Friday, November 26, 2010

The Blame Game

As was expected many people and organizations feel called upon to seek out those bearing supposedly direct responsibility for the disaster on the Koh Pich bridge this past Monday.

A certain Rebecca Buckwalter-Poza of the Asian Human Rights Commission based in Hong Kong put out a press release, which even found its way into the New York Times. She accused the authorities of a ‘failure to plan for and control the crowd then limit the damage from the stampede’. She went on to say that the police

- Did not enforce traffic directions (on the bridge),
- Military and police attempts to control the crowd may have exacerbated fear and confusion and caused further fatalities.
- Eyewitness reports state that the military used water cannons on the crowd after the stampede began, electrocuting, and killing some of those trapped on the bridge when the water hit exposed electric wiring.
- The government is directly responsible for the stampede deaths; Phnom Penh was unprepared for any form of large-scale disaster.
- Responses by police and military were lacking and may even have contributed to the stampede
- Hospitals were overwhelmed,
- The capital had only 60 coffins available for victims,

In a previous post on the Huffington Post she had stated that ’ an estimated two-thirds of those who died were women, less able to fight their way from the crowds, indicating the extreme vulnerability of Cambodian women to disaster.’

To her everything is ‘clear’. While the authorities were clearly overwhelmed and certainly have no experience in this kind of disaster, to put the blame squarely on them is somewhat of a stretch. As in any such mass panic, it was a combination of factors that contributed to the tragedy (see my previous post).

If Ms. Poza had lived in Cambodia for a while she would know how undisciplined most Cambodians are in traffic. Traffic is practically a daily chaos in Phnom Penh. The police are helpless in the face of the sheer numbers of motorcycle riders that go just as they please regardless of traffic lights, signs, even police. Add to that a certain apathy, it is no wonder they were equally helpless when people just used both bridges any way they wanted. The new bridge was closer so most of them simply preferred that one.

I am sure the authorities had no contingency plans for stampedes. Even if they did, those plans are no guarantee that this disaster could have been prevented as examples in other countries demonstrate; each mass panic is different. Crowd control is a nice word but again, if you look at other countries, authorities mostly fail at it miserably using water cannons, tear gas, etc., which only aggravate the situation, sometimes even leading to riots in the aftermath of a panic.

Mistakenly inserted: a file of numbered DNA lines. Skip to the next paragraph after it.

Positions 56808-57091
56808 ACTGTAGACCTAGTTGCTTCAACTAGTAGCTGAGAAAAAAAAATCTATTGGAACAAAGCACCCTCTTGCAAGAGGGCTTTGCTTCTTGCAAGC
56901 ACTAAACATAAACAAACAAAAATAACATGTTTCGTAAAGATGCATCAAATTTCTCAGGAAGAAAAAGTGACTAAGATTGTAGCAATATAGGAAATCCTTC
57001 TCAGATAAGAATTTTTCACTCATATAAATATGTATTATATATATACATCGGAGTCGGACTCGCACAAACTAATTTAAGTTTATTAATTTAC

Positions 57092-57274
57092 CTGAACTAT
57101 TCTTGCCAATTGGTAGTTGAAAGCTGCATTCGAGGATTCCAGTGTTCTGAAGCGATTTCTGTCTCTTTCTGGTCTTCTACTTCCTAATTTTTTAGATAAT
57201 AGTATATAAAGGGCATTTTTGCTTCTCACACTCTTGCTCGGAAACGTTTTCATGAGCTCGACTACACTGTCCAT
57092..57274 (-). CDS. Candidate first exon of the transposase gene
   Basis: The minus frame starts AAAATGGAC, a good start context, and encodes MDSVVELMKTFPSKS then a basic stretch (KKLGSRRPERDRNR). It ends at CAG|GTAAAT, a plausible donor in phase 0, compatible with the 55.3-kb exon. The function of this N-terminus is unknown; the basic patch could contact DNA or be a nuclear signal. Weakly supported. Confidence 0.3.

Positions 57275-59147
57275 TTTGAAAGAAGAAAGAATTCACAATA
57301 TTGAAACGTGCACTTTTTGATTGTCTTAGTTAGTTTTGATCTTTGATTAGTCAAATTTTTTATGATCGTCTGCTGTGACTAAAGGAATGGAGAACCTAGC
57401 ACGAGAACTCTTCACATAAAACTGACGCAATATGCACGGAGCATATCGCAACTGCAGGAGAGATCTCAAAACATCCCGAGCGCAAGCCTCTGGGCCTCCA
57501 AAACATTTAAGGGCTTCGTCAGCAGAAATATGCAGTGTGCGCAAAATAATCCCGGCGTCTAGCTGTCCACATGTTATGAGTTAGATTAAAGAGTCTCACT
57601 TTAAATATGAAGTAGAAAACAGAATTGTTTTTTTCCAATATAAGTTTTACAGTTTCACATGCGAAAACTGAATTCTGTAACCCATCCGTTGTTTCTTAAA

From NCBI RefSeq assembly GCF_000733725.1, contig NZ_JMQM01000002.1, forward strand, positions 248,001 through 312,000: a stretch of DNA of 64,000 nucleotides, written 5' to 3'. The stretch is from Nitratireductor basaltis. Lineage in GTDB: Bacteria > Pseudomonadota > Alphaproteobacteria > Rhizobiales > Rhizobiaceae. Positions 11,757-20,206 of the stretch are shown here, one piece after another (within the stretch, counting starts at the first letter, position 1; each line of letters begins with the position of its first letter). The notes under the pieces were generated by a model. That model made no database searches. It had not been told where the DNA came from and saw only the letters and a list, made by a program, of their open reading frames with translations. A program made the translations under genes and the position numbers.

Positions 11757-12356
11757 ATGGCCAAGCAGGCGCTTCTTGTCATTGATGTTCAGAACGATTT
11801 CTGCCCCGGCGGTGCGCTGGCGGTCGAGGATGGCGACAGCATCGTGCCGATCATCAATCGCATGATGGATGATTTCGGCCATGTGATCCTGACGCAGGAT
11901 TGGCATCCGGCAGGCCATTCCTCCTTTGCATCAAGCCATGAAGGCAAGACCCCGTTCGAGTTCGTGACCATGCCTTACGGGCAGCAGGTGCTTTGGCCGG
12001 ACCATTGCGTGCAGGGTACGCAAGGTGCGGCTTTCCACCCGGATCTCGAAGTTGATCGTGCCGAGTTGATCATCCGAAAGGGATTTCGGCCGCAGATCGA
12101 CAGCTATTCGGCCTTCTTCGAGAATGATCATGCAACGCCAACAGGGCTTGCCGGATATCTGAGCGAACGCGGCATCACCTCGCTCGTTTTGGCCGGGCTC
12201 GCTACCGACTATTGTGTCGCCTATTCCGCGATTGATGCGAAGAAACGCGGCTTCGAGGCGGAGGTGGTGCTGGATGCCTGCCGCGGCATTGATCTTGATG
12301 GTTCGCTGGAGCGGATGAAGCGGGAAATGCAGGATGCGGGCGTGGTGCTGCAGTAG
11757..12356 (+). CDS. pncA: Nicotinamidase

How the government is directly responsible would need a bit more substantiation than mere hearsay and accounts from possibly unreliable sources. Eyewitnesses were still in shock. People in shock aren’t the best witnesses immediately after the event. A case in point is the rumor of electrocution, which this dear lady takes at face value and even repeats twice - in her post and a news release. It turns out that this did not happen. Nobody was killed by electrocution according to doctors.

The response by police and military were most likely not on a level with Western standards, but one has to bear in mind that this was a first for Cambodia. This in itself does not absolve the authorities from all responsibility, but a more thorough evaluation than Ms. Poza’s is certainly desirable.

I would be interested to learn which city in the world stocks enough coffins for such an incident. What I see and read is that elsewhere, but not everywhere, body bags are used. And it is no surprise that hospitals were overwhelmed. This is a third-world country with all the deficiencies this term denotes: lack of proper health care, lack of education, lack of training in emergencies, and so on, and so forth. Ms. Poza, I only hope such a tragedy doesn’t strike Hong Kong. The scope of incompetence you so stridently condemn in Cambodia would most likely be equally present.

And finally, how Cambodian women are more vulnerable in such disasters than other women eludes probably not only me. That statement together with your other allegations, assumptions, and outright falsehoods clearly show how unbalanced your view of events is, your bias, and a certain extent of ignorance. If all ‘reports’ by the Asian Human Rights Commission are prepared like this I can understand the government’s animosity towards your and similar organizations.

P. S. The AHRC website lists Ms. Poza as an intern whereas she labels herself as a political consultant and writer for the AHRC.

1 comment:

Anonymous said...

She probably came to Cambodia to sleep in luxury hotel, walked a few blocks, asked a few questions, and then wrote her report. I don’t think she has any clued what-so-ever about Cambodia.